NATIVE DESERT PLANTS - A SAMPLING

This page provides lists of resources and plants. The first dozen or so photos and links focus on cactus and succulents. Photos of many area desert cactus and succulents are available on the site Galleries. Good resource links have been provided below the OTHER RESOURCES notation. If people utilize at least SOME of the native desert plant material or material from similar deserts, and stretching it a bit...desert adapted plant material...there are fewer struggles for both the gardener and plants. Less modification of soil and less consumption of unnecessary amounts of irrigation can still produce a lovely outdoor living space and reward for the gardener.

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The next nine images are part of an unpublished brochure on Cacti and succulents of the Mojave. The compilation was initially assembled by Paula Garrett and Donnie Barnett.

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The photos on the left are the Opuntia basilaris; the next two photos contain a link to several photos taken and generously shared with us by Pat Leary many years ago.

Agave, Dudleya, Yucca in the Desert Southwest and Cactus in the Desert Southwest

 

Other Galleries to check out are those from LA Arboretum and from members in our local area include:

In the Landscape and  From the Great Outdoors by Rick Holmes, and Local Deserts & Around Town with Joe Murphy, and Local Deserts & Around Town with Stephenie Thomas

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A few other resources

Nevada Native Plant Society: This link lists valuable sources of information and plant material. The NNPS is a non-profit organization that may be something that appeals for multiple reasons.  The site contains a unique gallery, field trip listings, newsletters, recommendations and on additional reading.

SNWA Plant Search: This site helps homeowners and designers select the area best-suited plants by type (like tree, cacti, shrub, etc.), detail (like flower color, water requirement, height, etc.) and or even by botanical or common name.

UNCE (University of Nevada Cooperative Extension) : The staff (and volunteers they train) support many projects, one of which is their Desert Garden, a good representation of native plant material (tours available). The Master Gardener Program provides a solid series of classes which benefit individuals as well as the community. "Becoming a Desert Gardener," is one of many valuable publications available to the public.

Springs Preserve: A visit to the "HOME" page of their website might make one think this Las Vegas Valley resource is primarily for children. While creating fun educational experiences for children is highly important, the Springs Preserve also provides whole family experiential learning and community involvement. Visiting the gardens and trails is free to the public; becoming a member has benefits as well. An important program they support is the Xeriscape Conversion Series; another is the Southern Nevada Landscape Awards.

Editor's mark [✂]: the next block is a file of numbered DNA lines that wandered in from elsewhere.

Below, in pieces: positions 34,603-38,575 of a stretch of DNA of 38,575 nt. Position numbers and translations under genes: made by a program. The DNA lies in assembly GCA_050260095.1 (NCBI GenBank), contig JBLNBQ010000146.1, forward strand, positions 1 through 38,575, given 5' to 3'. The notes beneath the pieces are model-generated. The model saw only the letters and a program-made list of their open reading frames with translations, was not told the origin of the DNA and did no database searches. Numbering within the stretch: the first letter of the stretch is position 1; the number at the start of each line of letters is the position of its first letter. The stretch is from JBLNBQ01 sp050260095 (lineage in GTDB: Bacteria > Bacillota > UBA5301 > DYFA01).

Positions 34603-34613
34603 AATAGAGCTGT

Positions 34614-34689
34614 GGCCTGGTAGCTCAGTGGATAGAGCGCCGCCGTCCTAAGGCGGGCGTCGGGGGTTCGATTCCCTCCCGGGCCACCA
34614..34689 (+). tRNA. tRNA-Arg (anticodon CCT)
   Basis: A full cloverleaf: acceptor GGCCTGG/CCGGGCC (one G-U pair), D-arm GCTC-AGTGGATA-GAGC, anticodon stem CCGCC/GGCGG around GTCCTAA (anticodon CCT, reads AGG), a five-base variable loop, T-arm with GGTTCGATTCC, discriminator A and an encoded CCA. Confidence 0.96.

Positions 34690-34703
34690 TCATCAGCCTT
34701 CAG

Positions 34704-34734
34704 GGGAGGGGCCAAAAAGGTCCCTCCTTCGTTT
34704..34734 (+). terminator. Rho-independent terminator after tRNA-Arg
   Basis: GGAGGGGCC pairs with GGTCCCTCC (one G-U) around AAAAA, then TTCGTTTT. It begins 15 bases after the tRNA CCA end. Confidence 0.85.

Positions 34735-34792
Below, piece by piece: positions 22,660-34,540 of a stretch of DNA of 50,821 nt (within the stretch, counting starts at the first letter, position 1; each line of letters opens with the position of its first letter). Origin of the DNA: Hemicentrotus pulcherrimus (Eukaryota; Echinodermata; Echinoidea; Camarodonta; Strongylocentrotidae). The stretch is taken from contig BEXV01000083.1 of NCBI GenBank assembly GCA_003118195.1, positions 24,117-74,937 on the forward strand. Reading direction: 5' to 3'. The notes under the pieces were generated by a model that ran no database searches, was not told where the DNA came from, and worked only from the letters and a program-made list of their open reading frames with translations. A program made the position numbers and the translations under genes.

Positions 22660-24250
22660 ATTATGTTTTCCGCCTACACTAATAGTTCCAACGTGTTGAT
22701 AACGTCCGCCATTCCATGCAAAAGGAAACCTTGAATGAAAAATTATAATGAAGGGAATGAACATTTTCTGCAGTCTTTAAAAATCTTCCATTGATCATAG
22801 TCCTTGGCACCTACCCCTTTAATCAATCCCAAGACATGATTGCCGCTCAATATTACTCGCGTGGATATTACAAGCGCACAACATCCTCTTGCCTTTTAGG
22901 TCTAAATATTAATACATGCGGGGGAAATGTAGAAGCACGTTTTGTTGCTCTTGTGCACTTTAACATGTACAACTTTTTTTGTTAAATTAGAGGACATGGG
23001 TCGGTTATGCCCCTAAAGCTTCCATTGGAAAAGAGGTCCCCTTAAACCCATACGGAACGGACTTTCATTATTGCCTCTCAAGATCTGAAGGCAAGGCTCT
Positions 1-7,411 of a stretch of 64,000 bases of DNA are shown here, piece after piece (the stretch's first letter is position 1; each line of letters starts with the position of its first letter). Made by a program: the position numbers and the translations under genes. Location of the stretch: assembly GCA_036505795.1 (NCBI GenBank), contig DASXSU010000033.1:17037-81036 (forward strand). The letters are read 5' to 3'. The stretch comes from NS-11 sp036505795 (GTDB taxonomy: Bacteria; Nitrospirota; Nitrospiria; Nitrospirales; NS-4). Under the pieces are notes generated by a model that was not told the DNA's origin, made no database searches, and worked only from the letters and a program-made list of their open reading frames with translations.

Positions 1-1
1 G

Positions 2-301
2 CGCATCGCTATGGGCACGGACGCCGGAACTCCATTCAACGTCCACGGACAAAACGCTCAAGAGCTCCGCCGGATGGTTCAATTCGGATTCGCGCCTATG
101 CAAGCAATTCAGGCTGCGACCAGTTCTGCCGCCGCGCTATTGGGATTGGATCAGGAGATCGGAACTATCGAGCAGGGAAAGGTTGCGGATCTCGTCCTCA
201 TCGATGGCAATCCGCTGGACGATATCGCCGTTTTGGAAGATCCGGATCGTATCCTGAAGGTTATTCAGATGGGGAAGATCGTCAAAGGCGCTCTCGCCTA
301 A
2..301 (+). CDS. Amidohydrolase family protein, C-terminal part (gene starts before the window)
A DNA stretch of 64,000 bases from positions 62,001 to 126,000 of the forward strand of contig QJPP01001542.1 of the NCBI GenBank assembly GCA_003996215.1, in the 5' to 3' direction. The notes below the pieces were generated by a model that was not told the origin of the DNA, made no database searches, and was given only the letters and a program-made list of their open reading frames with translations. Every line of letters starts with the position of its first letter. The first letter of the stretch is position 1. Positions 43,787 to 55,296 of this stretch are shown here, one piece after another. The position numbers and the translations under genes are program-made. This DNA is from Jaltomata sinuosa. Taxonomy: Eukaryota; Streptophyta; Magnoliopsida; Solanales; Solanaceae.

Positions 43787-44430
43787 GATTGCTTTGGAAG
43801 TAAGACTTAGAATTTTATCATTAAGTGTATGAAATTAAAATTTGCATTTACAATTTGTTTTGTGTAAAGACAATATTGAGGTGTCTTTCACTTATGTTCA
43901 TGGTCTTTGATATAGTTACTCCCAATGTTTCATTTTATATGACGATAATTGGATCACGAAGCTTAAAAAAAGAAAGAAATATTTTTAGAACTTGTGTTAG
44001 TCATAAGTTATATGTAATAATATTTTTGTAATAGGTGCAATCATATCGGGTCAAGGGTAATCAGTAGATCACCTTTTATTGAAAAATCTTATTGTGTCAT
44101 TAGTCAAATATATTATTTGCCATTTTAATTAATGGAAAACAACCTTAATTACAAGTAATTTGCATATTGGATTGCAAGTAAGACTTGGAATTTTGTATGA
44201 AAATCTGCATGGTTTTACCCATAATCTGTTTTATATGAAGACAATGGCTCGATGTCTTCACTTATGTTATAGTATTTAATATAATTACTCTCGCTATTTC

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And if you are still not convinced about the reasons to learn about growing native or desert adapted plant material, here are a few fast facts that might convince you.

Some people enjoy 100+ degree weather and scorching sun in the summer, but those heat tolerant people are fewer in number than those that prefer slightly cooler conditions. Some people don't mind dry cracked skin, but most would rather have a bit of humidity in the air. While plants are not people, most plant material share climate preferences as do we variable humans. Desert native plant material has evolved to not just survive, but thrive. Below are graphic examples that illustrate just how significantly this climate differs from most of the other regions of the country. The short list of climate information doesn't take into consideration the variable elevation levels here in Southern Nevada. That adds quite another twist to all of these indicators. Speaking of "twists," the winds can combine with weather events that contribute to plant fatality and fertility.

Median Precipitation: Las Vegas may receive 5" to 10" of precipitation annually, instead of from say 20" to 180" throughout other areas of the country. [source:http://www-das.uwyo.edu/~geerts/cwx/notes/chap17/rain_usa.html]

Humidity Range: During the months of April through October the highest humidity levels in this are generally below the comfort level of 50%. [source:https://weatherspark.com/averages/30777/Las-Vegas-Nevada-United-States]

Number of "hot" days: The American Horticulture Society indicates that plants begin to shut down at 86 degrees F. Las Vegas has 131 days over 90 degrees F. and 70 days over 100 degrees F. [source:https://www.currentresults.com/Weather/Nevada/Places/las-vegas-temperatures-by-month-average.php]

Coldest temperatures: During December and January the average coldest temperature is less than 40 degrees F. The problem occurs during those months when the lowest temperatures can measure below freezing. The lowest usually (not always) is in the low 20's. During the day, as long as there is sunshine, the temperature goes above the freezing level. [source:https://www.currentresults.com/Weather/Nevada/Places/las-vegas-temperatures-by-month-average.php]

Nutrient availability: Alkalinity in the soil further compounds the unique nature of gardening in this area. Higher pH levels bind nutrients into the soil (that is to say, many plants that need these nutrients cannot access them through their roots). Las Vegas is generally between 7.5 and 8.5 on that pH scale. [source: http://www.sws.uiuc.edu/data/altcrops/gisoils.asp]

Enough? Get started with a native or desert garden and drop the "desert denial." Check out the above resources.